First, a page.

The Joint Commission Issues New Sentinel Event Alert on Inadequate Hand-off Communication
Communication Failures a Major Contributor to Adverse Events in Health Care
(OAKBROOK TERRACE, Illinois – September 12, 2017) – Communication failures in U.S. hospitals and medical practices were at least partly responsible for 30 percent of all malpractice claims resulting in 1,744 deaths and $1.7 billion in malpractice costs over five years, according to a 2015 study.1 The Joint Commission has issued a new Sentinel Event Alert to provide hospitals and other health care settings with seven recommendations to improve communication failures that occur when patients are transitioned from one caregiver to another or from one team of caregivers to another.  

New Sentinel Event Alert from @TJCommission provides 7 tips to improve #handoffcommunication  
The alert also reviews contributing factors to such “hand-off communication” failures, solutions, research, quality improvement efforts, and The Joint Commission’s related requirements.

“When a patient is handed off to another health care provider for continuing care, treatment or services, the type of information the receiving provider needs may not be the information the sender provides. This misalignment is where the problem often occurs during hand-off communication,” said Ana Pujols McKee, MD, executive vice president and chief medical officer, The Joint Commission. “Failures in hand-off communication can result in a sequence of misadventures and adverse events which can include medication errors, medical complications, readmissions and even loss of life. We encourage health care organizations to use our new Sentinel Event Alert to help improve their own hand-off communication process.”

The seven recommendations to improve hand-off communication include:

  1. Demonstrate leadership’s commitment to successful hand-offs and other aspects of a safety culture.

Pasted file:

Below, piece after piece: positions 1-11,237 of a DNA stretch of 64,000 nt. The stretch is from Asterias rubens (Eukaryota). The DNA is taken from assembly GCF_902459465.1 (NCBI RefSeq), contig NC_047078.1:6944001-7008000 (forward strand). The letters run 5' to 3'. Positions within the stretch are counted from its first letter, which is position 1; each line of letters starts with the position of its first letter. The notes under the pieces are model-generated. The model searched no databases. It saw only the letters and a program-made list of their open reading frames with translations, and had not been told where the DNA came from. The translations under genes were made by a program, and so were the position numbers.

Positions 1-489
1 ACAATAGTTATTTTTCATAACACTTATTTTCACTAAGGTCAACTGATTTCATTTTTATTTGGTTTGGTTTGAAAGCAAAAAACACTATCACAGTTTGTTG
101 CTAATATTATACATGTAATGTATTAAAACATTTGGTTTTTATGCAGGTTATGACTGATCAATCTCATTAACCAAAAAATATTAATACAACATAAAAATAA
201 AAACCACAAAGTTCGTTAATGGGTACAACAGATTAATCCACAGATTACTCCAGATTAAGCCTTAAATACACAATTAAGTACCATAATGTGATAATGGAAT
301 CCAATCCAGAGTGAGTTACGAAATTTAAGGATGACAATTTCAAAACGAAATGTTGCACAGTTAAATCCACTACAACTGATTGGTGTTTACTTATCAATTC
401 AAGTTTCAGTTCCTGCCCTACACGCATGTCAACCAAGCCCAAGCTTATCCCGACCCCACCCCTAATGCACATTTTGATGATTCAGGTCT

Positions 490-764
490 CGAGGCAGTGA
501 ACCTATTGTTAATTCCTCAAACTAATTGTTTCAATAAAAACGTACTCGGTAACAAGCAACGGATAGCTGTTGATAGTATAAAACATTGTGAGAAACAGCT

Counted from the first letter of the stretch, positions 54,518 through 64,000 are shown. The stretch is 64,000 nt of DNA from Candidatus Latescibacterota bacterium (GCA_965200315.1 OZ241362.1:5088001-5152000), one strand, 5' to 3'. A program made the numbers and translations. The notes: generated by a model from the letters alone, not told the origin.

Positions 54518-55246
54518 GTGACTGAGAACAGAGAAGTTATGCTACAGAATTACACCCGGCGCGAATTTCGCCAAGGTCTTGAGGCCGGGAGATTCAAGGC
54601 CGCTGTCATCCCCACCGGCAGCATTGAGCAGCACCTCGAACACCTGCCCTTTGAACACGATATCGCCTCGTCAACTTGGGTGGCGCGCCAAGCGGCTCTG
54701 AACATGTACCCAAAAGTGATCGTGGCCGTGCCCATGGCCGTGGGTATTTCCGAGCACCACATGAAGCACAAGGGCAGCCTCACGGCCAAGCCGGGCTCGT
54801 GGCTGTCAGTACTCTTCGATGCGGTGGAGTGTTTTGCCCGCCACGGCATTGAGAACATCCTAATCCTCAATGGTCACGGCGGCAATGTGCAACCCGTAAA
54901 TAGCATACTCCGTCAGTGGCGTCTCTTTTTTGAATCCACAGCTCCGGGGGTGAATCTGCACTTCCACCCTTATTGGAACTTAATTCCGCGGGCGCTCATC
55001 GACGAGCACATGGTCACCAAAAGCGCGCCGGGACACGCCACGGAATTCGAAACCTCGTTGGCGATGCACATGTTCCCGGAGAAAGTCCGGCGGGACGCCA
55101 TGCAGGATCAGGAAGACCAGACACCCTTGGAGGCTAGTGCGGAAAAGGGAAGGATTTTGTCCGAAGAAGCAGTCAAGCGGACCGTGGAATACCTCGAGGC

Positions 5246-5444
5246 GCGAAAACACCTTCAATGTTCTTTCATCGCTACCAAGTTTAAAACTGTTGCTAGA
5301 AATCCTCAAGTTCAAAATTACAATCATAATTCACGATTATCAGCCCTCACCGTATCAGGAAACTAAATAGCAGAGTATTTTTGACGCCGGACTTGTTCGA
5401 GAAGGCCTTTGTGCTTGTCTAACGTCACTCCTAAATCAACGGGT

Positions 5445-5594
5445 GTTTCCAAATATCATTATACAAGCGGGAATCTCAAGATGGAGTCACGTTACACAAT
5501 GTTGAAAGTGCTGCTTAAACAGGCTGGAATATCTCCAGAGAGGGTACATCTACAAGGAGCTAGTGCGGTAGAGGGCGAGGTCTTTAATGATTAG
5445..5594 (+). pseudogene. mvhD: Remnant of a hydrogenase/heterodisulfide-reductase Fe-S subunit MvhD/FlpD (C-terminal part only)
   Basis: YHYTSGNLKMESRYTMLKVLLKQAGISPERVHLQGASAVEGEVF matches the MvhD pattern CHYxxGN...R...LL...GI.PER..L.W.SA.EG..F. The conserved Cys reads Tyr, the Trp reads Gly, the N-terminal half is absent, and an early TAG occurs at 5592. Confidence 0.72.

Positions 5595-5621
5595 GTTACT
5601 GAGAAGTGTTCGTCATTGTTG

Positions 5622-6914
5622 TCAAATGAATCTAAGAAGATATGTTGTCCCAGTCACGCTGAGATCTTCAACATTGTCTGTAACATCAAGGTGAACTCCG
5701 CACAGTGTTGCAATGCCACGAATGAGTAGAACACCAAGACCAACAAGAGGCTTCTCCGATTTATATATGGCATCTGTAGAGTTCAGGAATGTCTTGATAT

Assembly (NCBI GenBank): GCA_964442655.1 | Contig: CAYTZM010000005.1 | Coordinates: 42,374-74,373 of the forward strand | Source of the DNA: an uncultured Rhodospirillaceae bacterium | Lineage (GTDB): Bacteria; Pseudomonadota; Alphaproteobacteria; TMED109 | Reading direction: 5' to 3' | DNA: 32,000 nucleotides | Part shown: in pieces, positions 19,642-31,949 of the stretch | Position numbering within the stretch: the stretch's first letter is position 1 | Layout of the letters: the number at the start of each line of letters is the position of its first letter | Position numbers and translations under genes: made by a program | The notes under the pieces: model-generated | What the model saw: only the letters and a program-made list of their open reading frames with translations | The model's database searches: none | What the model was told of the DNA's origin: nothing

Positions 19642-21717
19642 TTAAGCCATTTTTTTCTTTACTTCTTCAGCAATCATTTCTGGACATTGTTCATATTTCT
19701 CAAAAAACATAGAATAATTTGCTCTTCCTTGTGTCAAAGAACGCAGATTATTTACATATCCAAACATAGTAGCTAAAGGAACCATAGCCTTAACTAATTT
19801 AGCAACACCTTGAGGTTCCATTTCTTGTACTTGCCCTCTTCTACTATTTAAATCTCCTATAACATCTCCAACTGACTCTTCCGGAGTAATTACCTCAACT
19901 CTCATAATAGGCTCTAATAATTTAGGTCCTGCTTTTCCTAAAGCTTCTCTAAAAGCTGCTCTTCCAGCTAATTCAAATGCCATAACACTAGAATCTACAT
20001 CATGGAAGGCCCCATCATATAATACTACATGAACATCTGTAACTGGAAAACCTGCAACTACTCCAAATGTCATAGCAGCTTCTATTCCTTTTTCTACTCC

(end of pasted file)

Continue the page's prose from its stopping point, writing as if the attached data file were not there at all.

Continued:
2. Standardize critical content to be communicated by the sender during a hand-off—both verbally and in written form.
  3. Conduct face-to-face hand-off communication and sign-outs between senders and receivers in locations free from interruptions—include multidisciplinary team members, the patient and family, as appropriate.
  4. Standardize training on how to conduct a successful hand-off.
  5. Use electronic health record capabilities and other technologies to enhance hand-offs.
  6. Monitor the success of interventions to improve hand-off communication and use the lessons to drive improvement.
  7. Sustain and spread best practices in hand-offs and make high-quality hand-offs a cultural priority.

The full alert and an accompanying infographic are available on The Joint Commission website.

Sentinel Event Alert is published periodically by The Joint Commission. It identifies specific types of sentinel and adverse events and high-risk conditions, describes their common underlying causes, and recommends steps to reduce risk and prevent future occurrences. The Joint Commission’s Patient Safety Advisory Group — composed of external members such as nurses, physicians, pharmacists, risk managers and other professionals — advises on topics and content for Sentinel Event Alert. The advisory group is presided over by Ana Pujols McKee, MD, executive vice president and chief medical officer, The Joint Commission.


The Joint Commission
Founded in 1951, The Joint Commission seeks to continuously improve health care for the public, in collaboration with other stakeholders, by evaluating health care organizations and inspiring them to excel in providing safe and effective care of the highest quality and value. The Joint Commission accredits and certifies more than 21,000 health care organizations and programs in the United States. An independent, nonprofit organization, The Joint Commission is the nation’s oldest and largest standards-setting and accrediting body in health care. Learn more about The Joint Commission at

1 CRICO Strategies. Malpractice risk in communication failures; 2015 Annual Benchmarking Report. Boston, Massachusetts: The Risk Management Foundation of the Harvard Medical Institutions, Inc., 2015 (registration required for download).

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Katie Looze Bronk
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